Prosecutors allege Pazienza crossed the street and cursed at Gustern before violently shoving her to the ground. The elderly woman was left bleeding profusely before a witness helped her into the lobby of her building where she recalled what happened, telling police the push was "as hard as she had ever been hit in her life."

She was dead within the week.

Her attacker appeared to briskly walk off after the incident. Surveillance video from an avenue away minutes after the attack showed a woman matching Pazienza's description walking in the same direction a witness told police the attacker went.

Security video showed Pazienza in and around the area for almost a half-hour after the attack, according to prosecutors. About seven minutes after the shove, she was seen in a physical altercation with a man believed to be her fiancé, prosecutors said.

They also allege Pazienza was later seen watching the ambulance as it arrived at the scene to take Gustern to the hospital.

Additional surveillance footage tracked Pazienza to Penn Station, where police were able to get a clearer image of her, prosecutors said. She and her fiancé were later seen at the transit hub, where both swiped his MetroCard. Detectives were able to track the pair back to their home in Astoria, where video showed Pazienza and her fiancé enter their building about 90 minutes after the attack, prosecutors said.

She was wearing the same clothes as the woman who was seen crossing Ninth Avenue immediately following the attack, they added.

The woman accused of shoving a beloved Broadway voice coach who later died will soon be out of jail. NBC New York's Myles Miller reports.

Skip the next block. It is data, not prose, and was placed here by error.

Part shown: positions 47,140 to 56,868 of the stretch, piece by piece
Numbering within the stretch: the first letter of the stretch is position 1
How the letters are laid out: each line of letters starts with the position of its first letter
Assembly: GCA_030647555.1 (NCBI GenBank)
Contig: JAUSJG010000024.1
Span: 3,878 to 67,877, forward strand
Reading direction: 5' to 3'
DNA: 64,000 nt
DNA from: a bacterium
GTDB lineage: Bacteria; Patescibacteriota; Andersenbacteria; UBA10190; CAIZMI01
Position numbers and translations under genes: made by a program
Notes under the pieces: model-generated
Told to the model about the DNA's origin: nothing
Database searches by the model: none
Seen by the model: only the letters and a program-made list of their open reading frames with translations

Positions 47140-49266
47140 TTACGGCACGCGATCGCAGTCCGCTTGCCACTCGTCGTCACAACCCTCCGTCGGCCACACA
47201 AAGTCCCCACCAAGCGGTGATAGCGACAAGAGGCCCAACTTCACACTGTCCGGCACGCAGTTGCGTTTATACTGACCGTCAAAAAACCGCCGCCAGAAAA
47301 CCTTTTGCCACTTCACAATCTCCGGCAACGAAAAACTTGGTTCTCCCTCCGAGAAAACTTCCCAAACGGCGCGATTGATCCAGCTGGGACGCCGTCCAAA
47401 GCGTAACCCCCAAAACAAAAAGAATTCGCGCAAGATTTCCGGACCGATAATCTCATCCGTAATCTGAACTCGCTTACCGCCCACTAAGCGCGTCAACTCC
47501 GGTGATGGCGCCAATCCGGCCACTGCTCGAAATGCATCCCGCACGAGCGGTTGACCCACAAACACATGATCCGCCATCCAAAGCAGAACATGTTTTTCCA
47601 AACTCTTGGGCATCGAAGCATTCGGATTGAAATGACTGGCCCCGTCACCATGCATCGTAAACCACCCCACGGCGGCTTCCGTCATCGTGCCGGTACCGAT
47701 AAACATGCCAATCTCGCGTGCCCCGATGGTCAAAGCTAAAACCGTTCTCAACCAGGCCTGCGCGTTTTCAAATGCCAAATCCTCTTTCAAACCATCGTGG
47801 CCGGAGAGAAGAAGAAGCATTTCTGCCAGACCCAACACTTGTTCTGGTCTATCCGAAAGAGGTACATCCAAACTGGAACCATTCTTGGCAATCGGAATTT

Paziena surrendered to authorities on March 22, with lawyer Arthur Aidala at her side. At the time, Aidala blasted the charges as overblown. He said they were looking forward to seeing the evidence and "trying to get to the bottom of what happened that day," calling what happened to Gustern a "tragedy."

Aidala also said there's no evidence his client watched the victim lying on the street, and that video could show anyone watching. He also implied that the evidence was unclear, saying the push could have been accidental.

"Whether it was a push, whether it was a shove, whether it was a kick or whether someone tripped — the evidence is not very solid on that at all," he said.

Pazienza is said to be a former event planner. A former employer, French high-end furniture and home accessory designer and retailer Roche Bobois, said the woman resigned from her role in December.

According to The New York Times, Gustern was an acclaimed singing coach who once helped train rock singer Debbie Harry and the cast of the 2019 Broadway revival of the musical "Oklahoma!"

A neighbor said that Gustern used to perform on Broadway herself, along with her late husband.

Police called the incident "unprovoked" and "thoughtless," and now the suspect is facing manslaughter charges after she was tracked down to her parents home on Long Island. NBC New York's Erica Byfield reports.